How do macroeconomic factors impact the relationship between oil price shocks and the macroeconomy? The answers for China may differ from the conclusions for some developed oil-importing countries because of the following two considerations. First, China is a net crude oil-importing country, and its dependency on imported crude oil has gradually increased over the last twenty years. This situation is different from some developed countries for which oil import dependency has decreased (United States (1)) or remained relatively stable (Japan and most countries in the European Union) over the same period. Second, China has undergone a series of economic reforms and structural changes (Huang et al., 2019) and has been a typical transition economy since the 1970s (Campos and Coricelli, 2002). Stylized facts and many deep parameters in the structural model of China have changed over time. That situation is very different from the situation in some developed countries that have relatively stable parameters (such as the U.S.). Therefore, our paper explores how the effects of oil price shocks on China's macroeconomy change over time and discusses possible reasons for the changes.

    To reveal how the economic responses to oil price shocks have changed over time, a time-varying parameter vector autoregressive (TVP-VAR) model for China's economy is established and estimated. The results present significant time-varying effects of the macroeconomic responses to oil price shocks. Changes of effects can be attributed to several factors. Including more factors in the VAR model will increase the model dimension and require a longer data sample. These requirements cannot be supported by the available data. In addition, some factors are difficult to quantify into time series data (such as price stickiness or monopoly power), and are therefore difficult to include in the VAR model. Considering these two reasons, a more comprehensive structural model is developed to investigate how macroeconomic factors impact the economy's vulnerability and resilience to oil price shocks in China. The model is a New Keynesian Dynamic Stochastic General Equilibrium (DSGE) model with sticky prices and adjustment costs. It is extended in two aspects to better fit China's macroeconomy. First, the Cobb-Douglas production function is augmented by adding oil as an input element that provide channels for analyzing both the nominal and the real effects of oil price shocks. Second, the transportation sector is incorporated in the model, which is crucial for the conduction of oil price shocks in China.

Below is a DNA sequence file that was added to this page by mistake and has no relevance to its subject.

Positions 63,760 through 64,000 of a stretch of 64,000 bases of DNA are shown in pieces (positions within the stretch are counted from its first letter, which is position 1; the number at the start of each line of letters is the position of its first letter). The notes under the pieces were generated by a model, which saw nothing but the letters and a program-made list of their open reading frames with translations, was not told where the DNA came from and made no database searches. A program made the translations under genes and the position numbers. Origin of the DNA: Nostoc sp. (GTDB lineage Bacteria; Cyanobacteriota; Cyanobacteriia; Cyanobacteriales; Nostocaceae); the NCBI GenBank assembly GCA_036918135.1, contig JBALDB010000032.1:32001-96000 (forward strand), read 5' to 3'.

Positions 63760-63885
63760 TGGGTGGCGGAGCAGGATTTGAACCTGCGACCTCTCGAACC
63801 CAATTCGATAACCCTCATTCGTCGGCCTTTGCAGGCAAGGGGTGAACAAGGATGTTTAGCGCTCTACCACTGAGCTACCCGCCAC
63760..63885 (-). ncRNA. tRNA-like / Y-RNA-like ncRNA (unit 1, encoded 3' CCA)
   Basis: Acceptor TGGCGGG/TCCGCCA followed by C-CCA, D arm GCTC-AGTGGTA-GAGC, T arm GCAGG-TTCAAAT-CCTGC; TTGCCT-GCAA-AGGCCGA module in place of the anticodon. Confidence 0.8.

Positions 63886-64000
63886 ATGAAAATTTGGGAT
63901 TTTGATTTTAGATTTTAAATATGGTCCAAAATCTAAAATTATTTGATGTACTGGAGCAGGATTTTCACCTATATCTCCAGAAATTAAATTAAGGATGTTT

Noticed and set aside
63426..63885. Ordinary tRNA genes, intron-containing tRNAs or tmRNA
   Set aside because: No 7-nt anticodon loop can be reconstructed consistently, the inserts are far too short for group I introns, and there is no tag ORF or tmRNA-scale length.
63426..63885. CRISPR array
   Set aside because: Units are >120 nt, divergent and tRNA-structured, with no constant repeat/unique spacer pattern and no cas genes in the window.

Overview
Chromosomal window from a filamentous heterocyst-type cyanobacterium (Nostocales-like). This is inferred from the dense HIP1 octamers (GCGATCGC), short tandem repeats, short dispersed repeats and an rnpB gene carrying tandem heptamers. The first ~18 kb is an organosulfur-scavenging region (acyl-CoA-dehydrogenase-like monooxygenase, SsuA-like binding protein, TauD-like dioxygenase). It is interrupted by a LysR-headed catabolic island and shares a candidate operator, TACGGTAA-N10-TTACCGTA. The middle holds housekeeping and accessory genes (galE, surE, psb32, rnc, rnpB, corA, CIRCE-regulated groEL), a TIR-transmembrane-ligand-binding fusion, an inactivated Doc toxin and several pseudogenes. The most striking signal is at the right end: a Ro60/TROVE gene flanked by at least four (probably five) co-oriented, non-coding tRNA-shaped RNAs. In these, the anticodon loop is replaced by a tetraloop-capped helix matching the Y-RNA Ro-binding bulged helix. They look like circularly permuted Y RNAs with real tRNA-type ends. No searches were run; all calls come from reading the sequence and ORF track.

The main findings of this paper can be summarized as follows. First, oil price shocks have significant effects on the macroeconomic dynamics in China. The effects are decreasing but fluctuating from 1997 to 2018. Second, the responses of the real output are much greater and last longer than those of inflation. Third, among all the factors, decreasing oil intensity and monopoly power play crucial roles in increasing the economy's resilience to oil price shocks, while increasing capital intensity in production is an important factor that amplifies the responses. Changes in price stickiness have only weak effects on the responses to oil price shocks. In addition, the monetary policy with less inflation targeting increases interest rates and inflation but has insignificant impacts on the other variables. Oil inflation targeting in the monetary policy and the deregulation of refined oil prices matter only in the very short term (within half a year).